As companies work to rebuild more resilient supply networks following the initial impact of the pandemic, have they begun looking to M&A to bolster their supply chains as expected? The answer is: If they are, we aren’t seeing the deal activity yet.
As reported by Bloomberg this month, a recent HSBC Holdings Plc survey of over 2,600 businesses worldwide yielded this result: Two-thirds (67%) of survey respondents reported that their top priority is “increasing control of their supply chain,” of which 22% indicated that “Owning more of the supply chain (vertical integration)” is a means to achieve that increased control.
But this supply chain and vertical integration trend has yet to begin. Bloomberg Law’s review of 210 currently pending or completed M&A deals (U.S. acquirer, value $100 million or more) announced since the pandemic was declared on March 11 reveals that only six of these deals reportedly or apparently were motivated by supply-chain synergies.
These six deals are:
– the $1 billion Innovel Solutions Inc–Costco Wholesale Corp deal, in which Costco acquired a logistics delivery services provider specializing in “final mile delivery” for big and bulky products;
– the $530 million PBF Energy Inc.–Air Products and Chemicals Inc. hydrogen production deal;
– the $488 million Solara Medical Supplies LLC–AdaptHealth Corp. medical supplies deal, which, according to a press release, will “add critical mass to important supply product categories,” “create a single supply source for an expanded set of chronic care products and services,” and increase [the acquirer’s] overall exposure to recurring supply sales;
– the $202 million Berk-Tek–Leviton Manufacturing Co Inc. fiber optic cable deal;
– the $167 million Praha Vaccines a.s.–Novavax Inc. Covid-19 vaccine deal, which included “a biologics manufacturing facility in [the] Czech Republic” as part of the acquisition; and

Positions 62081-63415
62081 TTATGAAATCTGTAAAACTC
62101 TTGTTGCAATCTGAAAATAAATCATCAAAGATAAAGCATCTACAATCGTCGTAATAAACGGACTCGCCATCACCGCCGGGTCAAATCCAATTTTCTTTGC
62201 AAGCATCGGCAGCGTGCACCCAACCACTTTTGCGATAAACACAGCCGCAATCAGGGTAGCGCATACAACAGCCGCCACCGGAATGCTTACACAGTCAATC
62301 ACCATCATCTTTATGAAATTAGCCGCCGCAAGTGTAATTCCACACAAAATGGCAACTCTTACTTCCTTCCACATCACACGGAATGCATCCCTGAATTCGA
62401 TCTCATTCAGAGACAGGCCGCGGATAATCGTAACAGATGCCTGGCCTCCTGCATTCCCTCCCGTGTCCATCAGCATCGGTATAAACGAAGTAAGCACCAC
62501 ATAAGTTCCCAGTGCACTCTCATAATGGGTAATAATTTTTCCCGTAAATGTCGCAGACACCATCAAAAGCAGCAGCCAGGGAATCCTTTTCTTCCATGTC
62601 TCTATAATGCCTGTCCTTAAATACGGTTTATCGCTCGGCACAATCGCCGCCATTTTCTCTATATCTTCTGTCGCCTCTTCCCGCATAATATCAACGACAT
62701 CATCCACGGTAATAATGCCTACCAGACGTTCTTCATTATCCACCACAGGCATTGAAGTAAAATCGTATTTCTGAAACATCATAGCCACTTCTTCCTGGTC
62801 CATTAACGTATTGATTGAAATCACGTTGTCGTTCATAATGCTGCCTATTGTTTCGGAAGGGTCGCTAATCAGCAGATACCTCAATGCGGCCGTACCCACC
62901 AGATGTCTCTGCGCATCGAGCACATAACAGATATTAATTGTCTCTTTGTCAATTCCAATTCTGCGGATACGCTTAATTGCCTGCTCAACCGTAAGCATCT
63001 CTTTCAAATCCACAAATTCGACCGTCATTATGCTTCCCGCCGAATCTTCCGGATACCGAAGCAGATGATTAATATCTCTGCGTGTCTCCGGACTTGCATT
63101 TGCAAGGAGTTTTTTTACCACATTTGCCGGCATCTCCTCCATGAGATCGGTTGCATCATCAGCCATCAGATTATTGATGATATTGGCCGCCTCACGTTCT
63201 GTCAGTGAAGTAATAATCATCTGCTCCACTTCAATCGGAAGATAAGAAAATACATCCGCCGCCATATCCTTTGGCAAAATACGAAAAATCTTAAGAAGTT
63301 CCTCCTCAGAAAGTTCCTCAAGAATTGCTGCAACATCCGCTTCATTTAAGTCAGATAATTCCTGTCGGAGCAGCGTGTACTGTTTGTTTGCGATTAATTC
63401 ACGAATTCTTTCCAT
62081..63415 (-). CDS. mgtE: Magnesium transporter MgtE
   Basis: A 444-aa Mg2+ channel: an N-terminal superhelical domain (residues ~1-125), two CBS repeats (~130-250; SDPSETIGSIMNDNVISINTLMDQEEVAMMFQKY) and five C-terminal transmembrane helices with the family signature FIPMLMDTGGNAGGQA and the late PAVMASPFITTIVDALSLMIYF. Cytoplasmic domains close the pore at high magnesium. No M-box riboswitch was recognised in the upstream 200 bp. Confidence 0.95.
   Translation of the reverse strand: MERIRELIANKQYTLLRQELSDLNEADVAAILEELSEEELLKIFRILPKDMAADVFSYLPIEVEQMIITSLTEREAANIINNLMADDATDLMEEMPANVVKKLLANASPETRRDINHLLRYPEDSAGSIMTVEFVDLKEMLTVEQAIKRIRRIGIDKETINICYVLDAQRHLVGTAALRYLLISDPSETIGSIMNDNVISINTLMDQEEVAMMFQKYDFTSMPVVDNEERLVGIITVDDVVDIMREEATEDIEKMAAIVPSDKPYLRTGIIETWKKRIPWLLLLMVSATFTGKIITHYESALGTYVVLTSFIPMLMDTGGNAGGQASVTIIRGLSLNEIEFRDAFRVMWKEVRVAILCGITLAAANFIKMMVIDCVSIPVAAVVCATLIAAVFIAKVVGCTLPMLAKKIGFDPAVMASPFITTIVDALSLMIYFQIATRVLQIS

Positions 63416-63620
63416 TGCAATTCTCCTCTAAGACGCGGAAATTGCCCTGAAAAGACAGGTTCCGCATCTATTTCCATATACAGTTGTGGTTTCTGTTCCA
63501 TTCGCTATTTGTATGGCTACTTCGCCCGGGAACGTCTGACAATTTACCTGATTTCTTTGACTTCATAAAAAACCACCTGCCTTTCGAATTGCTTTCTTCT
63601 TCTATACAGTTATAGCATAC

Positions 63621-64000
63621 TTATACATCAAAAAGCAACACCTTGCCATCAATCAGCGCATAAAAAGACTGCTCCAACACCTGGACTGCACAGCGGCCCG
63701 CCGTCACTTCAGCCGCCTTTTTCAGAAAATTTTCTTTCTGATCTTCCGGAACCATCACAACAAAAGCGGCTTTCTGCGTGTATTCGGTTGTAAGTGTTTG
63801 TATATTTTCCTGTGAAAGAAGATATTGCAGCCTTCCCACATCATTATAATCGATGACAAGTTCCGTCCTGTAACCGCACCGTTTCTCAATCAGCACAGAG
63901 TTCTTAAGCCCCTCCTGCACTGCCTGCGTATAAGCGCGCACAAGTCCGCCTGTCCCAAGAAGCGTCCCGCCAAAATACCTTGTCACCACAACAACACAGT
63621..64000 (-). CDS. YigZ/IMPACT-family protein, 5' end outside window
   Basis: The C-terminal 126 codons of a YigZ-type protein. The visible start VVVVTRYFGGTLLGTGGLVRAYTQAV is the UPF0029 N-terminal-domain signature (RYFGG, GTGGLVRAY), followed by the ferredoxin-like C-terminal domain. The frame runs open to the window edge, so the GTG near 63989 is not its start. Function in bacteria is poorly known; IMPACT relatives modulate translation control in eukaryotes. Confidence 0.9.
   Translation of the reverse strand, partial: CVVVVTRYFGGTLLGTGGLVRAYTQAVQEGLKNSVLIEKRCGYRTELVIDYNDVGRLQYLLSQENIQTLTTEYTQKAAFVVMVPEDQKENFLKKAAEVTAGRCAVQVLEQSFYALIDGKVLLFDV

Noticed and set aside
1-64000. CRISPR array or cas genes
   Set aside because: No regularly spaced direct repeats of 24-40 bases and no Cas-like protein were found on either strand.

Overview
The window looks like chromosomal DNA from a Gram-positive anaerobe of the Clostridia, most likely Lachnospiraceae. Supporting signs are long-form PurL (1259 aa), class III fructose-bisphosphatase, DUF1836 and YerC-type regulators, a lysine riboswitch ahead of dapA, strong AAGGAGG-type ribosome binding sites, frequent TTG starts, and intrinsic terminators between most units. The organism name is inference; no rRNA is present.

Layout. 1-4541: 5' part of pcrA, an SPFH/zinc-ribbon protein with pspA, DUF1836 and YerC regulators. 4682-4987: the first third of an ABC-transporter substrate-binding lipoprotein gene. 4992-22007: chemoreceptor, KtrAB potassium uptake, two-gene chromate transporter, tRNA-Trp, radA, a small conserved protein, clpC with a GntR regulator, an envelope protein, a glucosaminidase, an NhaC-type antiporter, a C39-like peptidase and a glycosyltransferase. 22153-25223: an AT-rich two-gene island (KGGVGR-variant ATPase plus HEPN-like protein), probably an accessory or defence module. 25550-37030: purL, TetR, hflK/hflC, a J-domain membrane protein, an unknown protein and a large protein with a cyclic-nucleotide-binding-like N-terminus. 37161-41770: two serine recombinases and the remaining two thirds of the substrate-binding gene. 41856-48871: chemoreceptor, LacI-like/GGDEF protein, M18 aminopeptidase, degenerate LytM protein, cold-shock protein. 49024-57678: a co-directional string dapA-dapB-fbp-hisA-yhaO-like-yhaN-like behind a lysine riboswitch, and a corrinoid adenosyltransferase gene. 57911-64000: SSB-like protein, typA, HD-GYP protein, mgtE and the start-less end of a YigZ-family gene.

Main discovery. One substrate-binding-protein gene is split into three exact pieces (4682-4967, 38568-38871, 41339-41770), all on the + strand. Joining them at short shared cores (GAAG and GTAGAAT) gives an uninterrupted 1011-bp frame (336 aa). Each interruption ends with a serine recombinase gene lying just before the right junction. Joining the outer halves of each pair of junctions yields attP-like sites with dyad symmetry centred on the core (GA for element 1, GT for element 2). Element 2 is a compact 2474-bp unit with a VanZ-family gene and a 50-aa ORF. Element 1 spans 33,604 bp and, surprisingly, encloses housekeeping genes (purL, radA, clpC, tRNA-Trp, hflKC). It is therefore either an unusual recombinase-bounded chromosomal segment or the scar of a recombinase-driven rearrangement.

– the $100 million Ashland Global Holdings Inc.–AOC Materials LLC maleic anhydride business & manufacturing facility deal.
(Energy supply-related deals—in which acreage, oil and gas fields, and the like were the subject of the transaction—were not included in the tally.)
Most of the other U.S.-acquirer deals were horizontal intra-industry diversification deals in which a company was buying either a rival or a complementary company to gain variety in and/or expand its offerings. These intra-industry deals largely did not involve companies that had any pre-existing relationship, and no supply chain-specific motivations were reported or are apparent from the facts of the deals. Of course, that isn’t to say that these deals won’t necessarily have supply-chain implications for the companies involved. It’s just that they are not the new post-pandemic vertical deals we are watching for.
Looking at the industries involved in this subset of deals easily reveals the lack of supply-chain-driven activity. The most prevalent industry by far, both for targets and acquirers, is the financial industry. More than one-third of the transactions with acquirers in the financial sector involved a private equity acquirer. Consumer, non-cyclical and technology come in distant second and third. And even in these sectors, where there is at least some potential for supply-chain integration via M&A, those types of deals have been largely absent so far.
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